A very short guide to home renewable energy


Are you thinking of installing some kind of renewable energy for your home? If so, I offer this guide. 

These are the main ways of generating energy from renewable sources. All of them have their pluses and minuses. None of these forms of energy supply 100% of the energy that you need at all times, and they do need back up. All forms suffer from some kind of intermittency. That should not stop you considering one of these which will give you clean energy some of the time. Continue reading

Passing the hat round for the Co-Op

Unfortunately in their search for the Holy Grail politicians have in turn adopted various environmentally produced energy technologies. The first to be adopted and then discarded were photovoltaic cells.

It is hard to explain photovoltaics in layman’s terms and can be quite hard to understand so if you don’t want to read the technical stuff, skip the next two paragraphs.

PV started with Becquerel in 1839 and then Willoughby Smith, Hertz, Max Planck and even Einstein found that light shining on a metal can create energy proportional to the frequency of the light. When the light strikes the metal, the energy from the photons is transferred to electrons in the metal. If that energy is greater than what is required to overcome the forces which keep the electron in the metal, the energy will be released. The result is that light with a high enough frequency can knock electrons out of a metal surface.

The displaced electrons are freed to move about, forming a “conduction band”, and a hole is left behind where the freed electrons used to be. They are “harnessed” by the use of semiconductors with different electrical characteristics so that an electric field is generated. This field causes positive and negative charges to move in opposite directions, thus creating electric current. I hope that I have explained this reasonably accurately and if I have not no doubt someone out there will let me know.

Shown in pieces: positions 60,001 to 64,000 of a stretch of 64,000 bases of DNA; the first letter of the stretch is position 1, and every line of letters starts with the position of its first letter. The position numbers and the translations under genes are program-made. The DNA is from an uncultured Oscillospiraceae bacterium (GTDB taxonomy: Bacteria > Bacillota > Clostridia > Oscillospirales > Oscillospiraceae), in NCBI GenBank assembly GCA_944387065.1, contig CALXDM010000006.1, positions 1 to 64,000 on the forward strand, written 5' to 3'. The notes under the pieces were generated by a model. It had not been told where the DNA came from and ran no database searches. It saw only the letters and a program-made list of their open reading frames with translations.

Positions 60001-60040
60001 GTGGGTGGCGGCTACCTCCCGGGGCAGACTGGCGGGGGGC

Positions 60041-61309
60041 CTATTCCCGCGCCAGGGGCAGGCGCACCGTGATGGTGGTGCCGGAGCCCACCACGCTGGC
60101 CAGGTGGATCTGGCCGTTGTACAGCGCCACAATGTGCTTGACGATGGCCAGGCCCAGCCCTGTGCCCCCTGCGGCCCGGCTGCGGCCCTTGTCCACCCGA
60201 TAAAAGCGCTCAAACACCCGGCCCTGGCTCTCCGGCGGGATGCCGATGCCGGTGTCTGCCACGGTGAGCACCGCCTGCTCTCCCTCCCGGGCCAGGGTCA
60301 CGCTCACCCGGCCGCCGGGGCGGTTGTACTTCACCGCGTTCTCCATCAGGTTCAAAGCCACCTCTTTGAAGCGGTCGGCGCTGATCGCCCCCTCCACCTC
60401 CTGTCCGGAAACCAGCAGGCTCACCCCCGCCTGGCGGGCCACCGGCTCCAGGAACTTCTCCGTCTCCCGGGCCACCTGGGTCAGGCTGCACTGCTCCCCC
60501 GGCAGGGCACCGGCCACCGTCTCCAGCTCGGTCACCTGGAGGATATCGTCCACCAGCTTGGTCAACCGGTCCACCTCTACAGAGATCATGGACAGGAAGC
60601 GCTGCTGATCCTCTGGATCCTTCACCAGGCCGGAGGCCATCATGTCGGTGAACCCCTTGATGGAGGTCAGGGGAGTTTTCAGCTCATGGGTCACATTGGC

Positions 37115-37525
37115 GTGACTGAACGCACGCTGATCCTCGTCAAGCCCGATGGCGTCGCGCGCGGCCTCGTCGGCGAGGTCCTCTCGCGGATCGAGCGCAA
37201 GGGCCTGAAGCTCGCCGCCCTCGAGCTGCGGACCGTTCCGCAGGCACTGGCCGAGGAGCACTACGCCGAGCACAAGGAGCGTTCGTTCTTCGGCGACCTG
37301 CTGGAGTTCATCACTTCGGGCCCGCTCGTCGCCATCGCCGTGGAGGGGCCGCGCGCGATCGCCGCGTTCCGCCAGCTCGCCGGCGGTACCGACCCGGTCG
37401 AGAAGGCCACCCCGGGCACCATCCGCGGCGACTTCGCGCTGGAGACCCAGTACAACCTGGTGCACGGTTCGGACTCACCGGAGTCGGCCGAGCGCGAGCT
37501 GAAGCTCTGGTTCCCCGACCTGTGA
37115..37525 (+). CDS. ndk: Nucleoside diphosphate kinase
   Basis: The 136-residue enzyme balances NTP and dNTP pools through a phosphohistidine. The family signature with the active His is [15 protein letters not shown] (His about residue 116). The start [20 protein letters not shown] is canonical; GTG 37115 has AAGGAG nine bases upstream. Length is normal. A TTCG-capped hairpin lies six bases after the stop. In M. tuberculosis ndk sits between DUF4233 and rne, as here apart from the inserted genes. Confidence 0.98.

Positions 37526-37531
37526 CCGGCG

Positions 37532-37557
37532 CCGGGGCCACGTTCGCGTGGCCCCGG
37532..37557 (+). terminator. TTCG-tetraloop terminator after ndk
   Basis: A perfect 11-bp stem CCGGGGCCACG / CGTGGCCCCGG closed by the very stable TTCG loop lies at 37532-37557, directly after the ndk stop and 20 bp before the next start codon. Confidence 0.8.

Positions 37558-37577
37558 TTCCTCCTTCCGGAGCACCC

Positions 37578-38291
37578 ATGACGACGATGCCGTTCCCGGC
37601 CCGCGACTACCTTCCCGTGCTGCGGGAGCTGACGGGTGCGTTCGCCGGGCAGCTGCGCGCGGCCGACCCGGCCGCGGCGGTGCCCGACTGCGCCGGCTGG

Anyway when you understand that you use light to generate electricity you will understand how attractive this must seem to politicians looking for the Holy Grail; they thought they had found it, with these photovoltaic cells, which have been confusing called solar panels but now are know as “PV”.

PV superficially sounds much more impressive than using light to generate heat (which is what real solar panels do), because electricity is often associated in people’s mind with energy and they tend to ignore heat. That is a shame because you can live without electricity – it will be hard but people have done it for tens of thousands of years, but people have lived with heat and in most places would die in winter without heat.  

In Manchester, Europe’s largest vertical photovoltaic project was installed at the Co-operative Insurance Society Tower. This project was subsided by the state (that is you and me, folks) to the tune of just over £1 million, although what business the government has in subsiding a commercial organisation like the Co-op (turnover £9.4 billion) is entirely beyond me. Interestingly enough the amount given by the taxpayer to the Co-Op was virtually the maximum that is permitted to be given for a project of this nature under the European Community’s State Aid rules.